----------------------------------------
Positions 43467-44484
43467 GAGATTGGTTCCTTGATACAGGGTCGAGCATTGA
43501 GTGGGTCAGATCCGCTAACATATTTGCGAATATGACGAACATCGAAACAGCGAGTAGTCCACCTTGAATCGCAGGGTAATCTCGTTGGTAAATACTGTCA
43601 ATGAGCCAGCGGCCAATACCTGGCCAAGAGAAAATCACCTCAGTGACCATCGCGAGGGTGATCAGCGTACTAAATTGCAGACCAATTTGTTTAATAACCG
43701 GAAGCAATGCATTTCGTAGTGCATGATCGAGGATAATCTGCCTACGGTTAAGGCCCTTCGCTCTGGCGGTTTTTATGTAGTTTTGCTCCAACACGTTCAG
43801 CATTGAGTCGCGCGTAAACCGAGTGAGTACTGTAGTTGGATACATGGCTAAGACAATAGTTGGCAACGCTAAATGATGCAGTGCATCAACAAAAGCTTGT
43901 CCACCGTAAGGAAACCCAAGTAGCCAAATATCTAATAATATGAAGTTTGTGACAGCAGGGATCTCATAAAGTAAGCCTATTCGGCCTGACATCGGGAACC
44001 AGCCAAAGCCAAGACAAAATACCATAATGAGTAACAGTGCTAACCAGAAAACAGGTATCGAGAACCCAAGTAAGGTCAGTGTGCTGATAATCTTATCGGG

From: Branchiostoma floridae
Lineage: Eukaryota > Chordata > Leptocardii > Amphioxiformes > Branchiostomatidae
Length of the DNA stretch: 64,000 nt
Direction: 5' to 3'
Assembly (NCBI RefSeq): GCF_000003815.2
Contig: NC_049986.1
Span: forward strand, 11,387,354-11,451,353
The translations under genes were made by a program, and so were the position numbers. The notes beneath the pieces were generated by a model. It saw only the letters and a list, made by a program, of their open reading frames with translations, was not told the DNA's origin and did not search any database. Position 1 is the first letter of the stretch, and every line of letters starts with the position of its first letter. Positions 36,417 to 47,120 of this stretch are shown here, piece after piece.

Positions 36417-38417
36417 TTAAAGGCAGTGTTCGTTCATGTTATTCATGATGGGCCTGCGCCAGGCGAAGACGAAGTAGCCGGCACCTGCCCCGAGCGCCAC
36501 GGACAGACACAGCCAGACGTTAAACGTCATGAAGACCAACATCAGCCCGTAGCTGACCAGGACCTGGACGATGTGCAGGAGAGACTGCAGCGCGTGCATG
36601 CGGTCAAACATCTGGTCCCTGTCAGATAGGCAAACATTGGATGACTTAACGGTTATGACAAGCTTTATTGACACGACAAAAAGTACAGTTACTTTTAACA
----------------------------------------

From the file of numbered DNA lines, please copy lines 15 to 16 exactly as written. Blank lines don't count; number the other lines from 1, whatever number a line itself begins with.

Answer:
Span: forward strand, 11,387,354-11,451,353
The translations under genes were made by a program, and so were the position numbers. The notes beneath the pieces were generated by a model. It saw only the letters and a list, made by a program, of their open reading frames with translations, was not told the DNA's origin and did not search any database. Position 1 is the first letter of the stretch, and every line of letters starts with the position of its first letter. Positions 36,417 to 47,120 of this stretch are shown here, piece after piece.